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Give Your Tripod Some Extra Stability By Adding a Weight Hook

Heavier tripods are generally more stable than lighter ones — wind doesn’t affect them as much — but hauling them around can be a pain. Instructables user Andrew Axley came up with the brilliant idea of making his simple tripod more stable by adding his own weight hook. The tripod is light when not in use and when you need extra stability you simply hang your camera bag onto the hook. All you need to do is figure out a way to attach a hook securely at the center — Axley chose to drill a hole through the side of the center column and attach an S-hook using a bolt and nut.

Tripod stabilizer weight hook (via Lifehacker)


 
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  • steve-o

    hm.. all tripods seem to have hooks at their bottom now days.

    mine has atleast.. altough i never carry arround weight..

  • Josh

    Nothing new. Even a $15 tripod I got at walmart several years ago had a sturdy hook to hang weights on.

  • Heero_nh

    جميييل جدا … Good, but not the cause of the vibration it is difficult to install or turn it off!

  • http://twitter.com/IEBAcom Anthony Burokas

    Wait, let me get this…
    Don’t buy a heavier duty, more stable tripod.
    Get a lighter, weaker one. 
    Then buy and carry some dead weight.
    Then hack the tripod, drill it, etc.
    And hang the weight from the weaker tripod to stabilize it.
    That about right?

    I love the “the tripod is light, when not in use.”

    Ummmm, when it’s not in use, it doesn’t matter what the weight is!

  • Ok

    ha ha :D

    i WILL NOT drill any holes into my MANFROTTO….. xD

    and like stated, it got a hook, but besides my photobag, i do not carry weights…^^

  • Anonymous

    Hopefully, there’s a weight handy wherever you take your tripod.  Otherwise, you’re not really saving any carrying weight if you have to take your tripod and a weight everywhere. As a way to save money, well, I think it’s better to spend a little more to do better than the generic tripods.

  • guest

    What?
    This guy thinks he invented the weight hook?
    And you guys think so too?

  • ArchConPhoto.com

    Funny! I just did this last night for my architecture rig.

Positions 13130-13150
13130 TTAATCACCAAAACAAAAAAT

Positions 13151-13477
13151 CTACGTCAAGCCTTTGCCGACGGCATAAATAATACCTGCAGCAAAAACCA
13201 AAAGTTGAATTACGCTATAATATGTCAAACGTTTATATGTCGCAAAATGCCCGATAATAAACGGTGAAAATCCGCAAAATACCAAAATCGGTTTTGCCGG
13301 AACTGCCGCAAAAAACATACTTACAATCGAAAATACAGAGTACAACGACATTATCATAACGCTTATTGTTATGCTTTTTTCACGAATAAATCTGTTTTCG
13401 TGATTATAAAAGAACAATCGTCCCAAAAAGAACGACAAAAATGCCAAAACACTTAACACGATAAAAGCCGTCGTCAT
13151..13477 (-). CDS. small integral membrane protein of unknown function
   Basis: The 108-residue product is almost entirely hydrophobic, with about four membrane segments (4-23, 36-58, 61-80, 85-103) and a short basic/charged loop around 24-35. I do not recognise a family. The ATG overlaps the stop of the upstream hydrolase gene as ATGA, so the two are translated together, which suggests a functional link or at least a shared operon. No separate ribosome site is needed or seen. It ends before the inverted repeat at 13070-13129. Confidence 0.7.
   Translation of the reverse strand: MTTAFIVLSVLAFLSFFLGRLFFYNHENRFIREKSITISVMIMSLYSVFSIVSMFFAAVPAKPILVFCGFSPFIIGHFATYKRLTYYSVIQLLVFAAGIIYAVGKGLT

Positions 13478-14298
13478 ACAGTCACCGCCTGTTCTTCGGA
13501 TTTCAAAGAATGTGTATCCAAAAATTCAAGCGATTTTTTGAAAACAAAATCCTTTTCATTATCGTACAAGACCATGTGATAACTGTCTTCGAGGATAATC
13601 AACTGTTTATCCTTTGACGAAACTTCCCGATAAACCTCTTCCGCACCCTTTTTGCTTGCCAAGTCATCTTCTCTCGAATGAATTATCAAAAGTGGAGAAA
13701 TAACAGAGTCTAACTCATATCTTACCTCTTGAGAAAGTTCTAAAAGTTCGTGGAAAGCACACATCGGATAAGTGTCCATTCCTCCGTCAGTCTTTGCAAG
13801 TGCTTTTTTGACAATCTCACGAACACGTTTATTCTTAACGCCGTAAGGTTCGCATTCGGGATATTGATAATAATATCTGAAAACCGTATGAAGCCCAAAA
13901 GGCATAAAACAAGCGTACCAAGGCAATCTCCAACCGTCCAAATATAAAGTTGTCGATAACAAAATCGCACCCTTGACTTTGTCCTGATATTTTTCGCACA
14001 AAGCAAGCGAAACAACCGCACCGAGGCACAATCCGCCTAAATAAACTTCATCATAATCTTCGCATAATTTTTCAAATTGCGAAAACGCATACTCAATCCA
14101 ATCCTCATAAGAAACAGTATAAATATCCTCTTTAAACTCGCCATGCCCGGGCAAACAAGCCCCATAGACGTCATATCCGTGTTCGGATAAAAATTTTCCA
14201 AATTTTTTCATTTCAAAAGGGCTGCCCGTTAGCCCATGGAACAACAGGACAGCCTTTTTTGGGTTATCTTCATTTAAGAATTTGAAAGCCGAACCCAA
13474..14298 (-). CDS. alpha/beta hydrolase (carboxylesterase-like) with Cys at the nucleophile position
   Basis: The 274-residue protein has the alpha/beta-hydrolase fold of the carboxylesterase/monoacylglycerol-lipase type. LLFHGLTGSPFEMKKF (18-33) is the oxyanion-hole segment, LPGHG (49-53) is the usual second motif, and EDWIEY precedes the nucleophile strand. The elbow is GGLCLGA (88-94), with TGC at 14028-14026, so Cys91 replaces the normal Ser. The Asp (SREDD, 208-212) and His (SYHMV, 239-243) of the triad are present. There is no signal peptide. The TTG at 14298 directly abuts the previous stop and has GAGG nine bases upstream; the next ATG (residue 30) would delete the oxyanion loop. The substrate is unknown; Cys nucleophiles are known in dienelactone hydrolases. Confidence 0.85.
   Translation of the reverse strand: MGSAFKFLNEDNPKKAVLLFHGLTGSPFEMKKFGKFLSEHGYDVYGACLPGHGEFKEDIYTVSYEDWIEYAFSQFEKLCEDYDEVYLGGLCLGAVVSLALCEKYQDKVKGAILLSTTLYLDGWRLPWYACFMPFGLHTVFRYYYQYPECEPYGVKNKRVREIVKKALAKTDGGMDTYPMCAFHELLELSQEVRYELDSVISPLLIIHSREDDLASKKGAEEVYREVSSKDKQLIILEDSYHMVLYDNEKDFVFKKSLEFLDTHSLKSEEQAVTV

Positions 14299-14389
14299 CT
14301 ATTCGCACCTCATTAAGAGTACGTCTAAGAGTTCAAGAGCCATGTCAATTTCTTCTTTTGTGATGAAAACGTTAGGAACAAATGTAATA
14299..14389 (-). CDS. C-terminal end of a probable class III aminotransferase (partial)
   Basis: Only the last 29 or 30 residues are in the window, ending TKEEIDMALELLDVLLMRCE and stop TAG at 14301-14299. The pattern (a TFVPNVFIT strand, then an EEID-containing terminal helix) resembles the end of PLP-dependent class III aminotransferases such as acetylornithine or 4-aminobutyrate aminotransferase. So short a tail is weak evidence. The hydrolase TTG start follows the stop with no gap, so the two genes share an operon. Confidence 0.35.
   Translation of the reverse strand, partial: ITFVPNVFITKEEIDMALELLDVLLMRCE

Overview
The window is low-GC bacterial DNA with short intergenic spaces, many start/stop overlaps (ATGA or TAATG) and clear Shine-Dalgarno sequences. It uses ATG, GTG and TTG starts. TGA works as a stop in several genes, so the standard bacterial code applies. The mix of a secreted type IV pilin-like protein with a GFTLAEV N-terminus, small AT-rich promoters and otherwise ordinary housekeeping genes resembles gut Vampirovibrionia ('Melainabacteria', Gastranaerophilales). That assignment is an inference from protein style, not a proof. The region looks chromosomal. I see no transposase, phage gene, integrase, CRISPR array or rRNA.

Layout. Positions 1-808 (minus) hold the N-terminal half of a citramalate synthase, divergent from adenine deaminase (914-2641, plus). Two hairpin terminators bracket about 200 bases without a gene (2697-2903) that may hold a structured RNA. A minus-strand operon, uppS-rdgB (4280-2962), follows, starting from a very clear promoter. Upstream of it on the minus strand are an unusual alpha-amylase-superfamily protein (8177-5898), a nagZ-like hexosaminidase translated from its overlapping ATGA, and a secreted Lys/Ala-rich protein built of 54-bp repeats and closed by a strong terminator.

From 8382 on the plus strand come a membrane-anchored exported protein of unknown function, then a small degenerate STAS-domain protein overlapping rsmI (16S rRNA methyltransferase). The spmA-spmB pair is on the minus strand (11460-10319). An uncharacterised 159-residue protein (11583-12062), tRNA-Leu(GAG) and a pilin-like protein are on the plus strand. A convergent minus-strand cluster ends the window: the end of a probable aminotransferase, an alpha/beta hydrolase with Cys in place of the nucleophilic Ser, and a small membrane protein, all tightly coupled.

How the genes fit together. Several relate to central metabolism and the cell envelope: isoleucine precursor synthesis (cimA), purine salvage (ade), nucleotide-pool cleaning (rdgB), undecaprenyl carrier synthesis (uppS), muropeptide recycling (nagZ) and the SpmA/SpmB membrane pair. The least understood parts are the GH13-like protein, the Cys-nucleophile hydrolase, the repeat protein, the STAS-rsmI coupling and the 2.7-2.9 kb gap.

• http://twitter.com/DarrenWardPhoto Darren Ward Photo

    There’s a huge problem with this example, the weight isn’t contacting the floor.  If there’s any wind the weight will start to suffer a pendulum effect, will start to make the tripod less stable and may eventually pull the tripod over when it wouldn’t normally have fallen.  If there’s no wind then it’s fine, but if there’s no wind you wouldn’t have stability problems.

  • hookless

    My 055cxpro3 does not have a hook…….ohh the humanity

  • Johnsmith007b

    Hmmm, let’s see. The tripod in the photo above is rated for a 5lb load, so let’s hang a 5lb weight on it so it’s nice and stable, then mount my camera body with grip and 70-200 2.8 (another 6 lbs).  Ahhhh yes, perfect.  But wait, the aluminum legs are starting to bow. Oh noooo!  Wait!  I got a fix for that – duct tape!  Yes!  That looks splendid, and very professional I might add.  

  • Jason

    I was doing this 30 years ago, but sadly there was no internet around to blog about it.

  • electro

    hihi jason – what a pity.
    how about having a canister that is lightweight an -when in use – fill with water ?

  • snaprrr

    I also wondered if adding mass (good) while simultaneously increasing windage (bad) would make the tripod more or less stable. It would be helpful to see some test results.

  • JanW

    In 1999 I travelled around the world for a commercial, doing timelapses with a 16mm Bolex camera (no digital DSLR back then). We travelled light. To stabilize I used a foldable jerrycan that can be found in stores selling camping equipment. Filled it with water in the hotel or on location.
    And no need to drill into the tripod: I just looped a strap around the tripod.
    Worked without any problem during out 5-week shoot.

  • Dscott Cirrostratus

    Jeez. Just run a cord through the hole or hook long enough to reach the ground, run under your foot, and back up to your hand. Viola! You’re using the 100+ lbs of weight you always carry with you to stabilize your tripod.